Update: Mwakwere leading the tally halfway through the counting.
Former Kenyan Transport Minister Ali Chirau Mwakwere faces a tough challenge in his quest to retain his seat in the Matuga by-election being held today. Mr. Mwakwere lost his seat after a court ruling over constituency-wide irregularities in the 2007 general election. Mr. Mwakwere is contesting the seat on a Party of National Unity (PNU) ticket while his main challenger Mr. Hassan Mwanyoha is running on the Orange Democratic Ticket.
The two decade-old clamour for a new constitution in Kenya has not been an easy ride. One is reminded of the saba saba rallies from the early 1990s. Most vivid of all was the shocking image of Rev. Timothy Njoya being clobbered by armed police men. Then came the Bomas constitutional conference under the NARC Administration that produced the document that was rejected at the 2005 referendum. The current constitutional review process also seems to have acquired a lot of enemies. On the surface – and this is what the mainstream Kenyan media seems to trumpet – it appears that those who are politically opposed to the draft are wary of the massive head-start that a YES victory would grant Premier Odinga in the 2012 presidential election. I beg to differ.
Me thinks that most of the political opposition to the document are founded on distributional concerns. The new set up will take a lot of power from the centre and redistribute it to the people. This will significantly alter resource allocation processes, including the management of land. It will also render obsolete the patronage networks that we call the provincial administration. It is not a coincidence that the biggest opponents to the draft also happen to be the biggest landowners, including former President Moi, among others. Imagine this for a second: President Kibaki is on the YES team, but the treasure continues to dilly and dally with the allocation of money for civic education… how can this be?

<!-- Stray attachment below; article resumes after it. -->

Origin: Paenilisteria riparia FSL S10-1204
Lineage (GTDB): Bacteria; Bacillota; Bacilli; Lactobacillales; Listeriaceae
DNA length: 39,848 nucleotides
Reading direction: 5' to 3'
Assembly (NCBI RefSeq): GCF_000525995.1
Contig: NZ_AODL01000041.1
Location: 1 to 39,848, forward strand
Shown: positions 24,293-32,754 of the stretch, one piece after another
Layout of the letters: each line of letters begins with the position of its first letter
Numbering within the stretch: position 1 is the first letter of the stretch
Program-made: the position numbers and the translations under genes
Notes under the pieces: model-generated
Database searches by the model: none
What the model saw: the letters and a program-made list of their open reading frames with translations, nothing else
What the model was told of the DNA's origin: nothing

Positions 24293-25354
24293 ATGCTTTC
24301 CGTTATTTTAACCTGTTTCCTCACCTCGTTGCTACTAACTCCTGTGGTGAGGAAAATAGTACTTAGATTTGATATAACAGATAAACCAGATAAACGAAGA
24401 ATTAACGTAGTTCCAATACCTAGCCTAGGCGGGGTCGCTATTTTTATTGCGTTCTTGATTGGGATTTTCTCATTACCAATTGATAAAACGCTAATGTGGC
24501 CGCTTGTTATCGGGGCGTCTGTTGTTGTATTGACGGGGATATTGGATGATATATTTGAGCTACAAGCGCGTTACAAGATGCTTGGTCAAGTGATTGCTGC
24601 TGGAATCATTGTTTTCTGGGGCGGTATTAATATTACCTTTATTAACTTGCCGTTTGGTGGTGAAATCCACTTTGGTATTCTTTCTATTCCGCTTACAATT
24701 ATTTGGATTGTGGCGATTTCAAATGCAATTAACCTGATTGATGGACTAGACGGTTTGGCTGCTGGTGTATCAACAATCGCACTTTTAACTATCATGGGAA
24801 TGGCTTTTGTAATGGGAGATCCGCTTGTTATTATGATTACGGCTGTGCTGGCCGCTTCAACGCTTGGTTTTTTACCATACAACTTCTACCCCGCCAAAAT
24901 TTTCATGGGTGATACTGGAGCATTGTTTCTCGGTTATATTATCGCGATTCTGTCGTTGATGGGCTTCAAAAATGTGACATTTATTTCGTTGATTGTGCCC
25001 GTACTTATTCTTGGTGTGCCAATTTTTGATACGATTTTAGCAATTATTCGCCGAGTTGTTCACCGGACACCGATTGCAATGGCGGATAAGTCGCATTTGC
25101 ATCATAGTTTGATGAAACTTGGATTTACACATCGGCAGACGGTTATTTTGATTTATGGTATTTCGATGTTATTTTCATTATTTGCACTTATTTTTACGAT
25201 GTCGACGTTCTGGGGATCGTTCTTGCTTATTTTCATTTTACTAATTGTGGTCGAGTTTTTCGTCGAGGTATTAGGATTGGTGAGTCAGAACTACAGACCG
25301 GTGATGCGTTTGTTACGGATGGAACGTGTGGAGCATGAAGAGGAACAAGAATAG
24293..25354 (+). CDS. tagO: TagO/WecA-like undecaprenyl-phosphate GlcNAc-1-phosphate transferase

Mutahi Ngunyi has a different, but interesting take on things. Kwendo Opanga, shares his thoughts on the same, while Mutua tackles the rather risible decision of the courts to declare the current constitution unconstitutional!
It appears that after more than 20 years of waiting Kenyans will finally have a new constitution after August 6th. The Attorney General Amos Wako (I can’t believe this man is still in office) published the document today. The electoral commission will formulate the referendum question and announce the campaign period for the August 6th referendum. It is almost a foregone conclusion that the document will be passed by a majority of Kenyans. The latest poll indicated that 64% of Kenyans support the document compared to 17% who oppose it.
The Church and a section of politicians are opposed to the document because of its wording in relation to abortion and Kadhi’s courts (see below) and on matters of resource allocation. With regard to abortion, my stand is that the constitution does nothing against Kenya’s conservative bend. If anything it still needs some doses of liberalism on family law and social justice in order to protect our mothers and sisters and other marginalized peoples from the rather dated views of the Kenyan patriarchy.Our mothers and sisters are not crazy child-killers. They too are very conservative when it comes to abortion. In this case the law will only serve to bring out of the shadows the thousands of illegal abortions that result in the death of many women in our towns and cities. Also, if the church is so concerned with abortion, how about doing so by promoting birth control? I still don’t get the church’s justification for its consignment of millions to an early grave (thanks to HIV/AIDS) and orphanhood because of its bizarre policies on the use of contraceptives.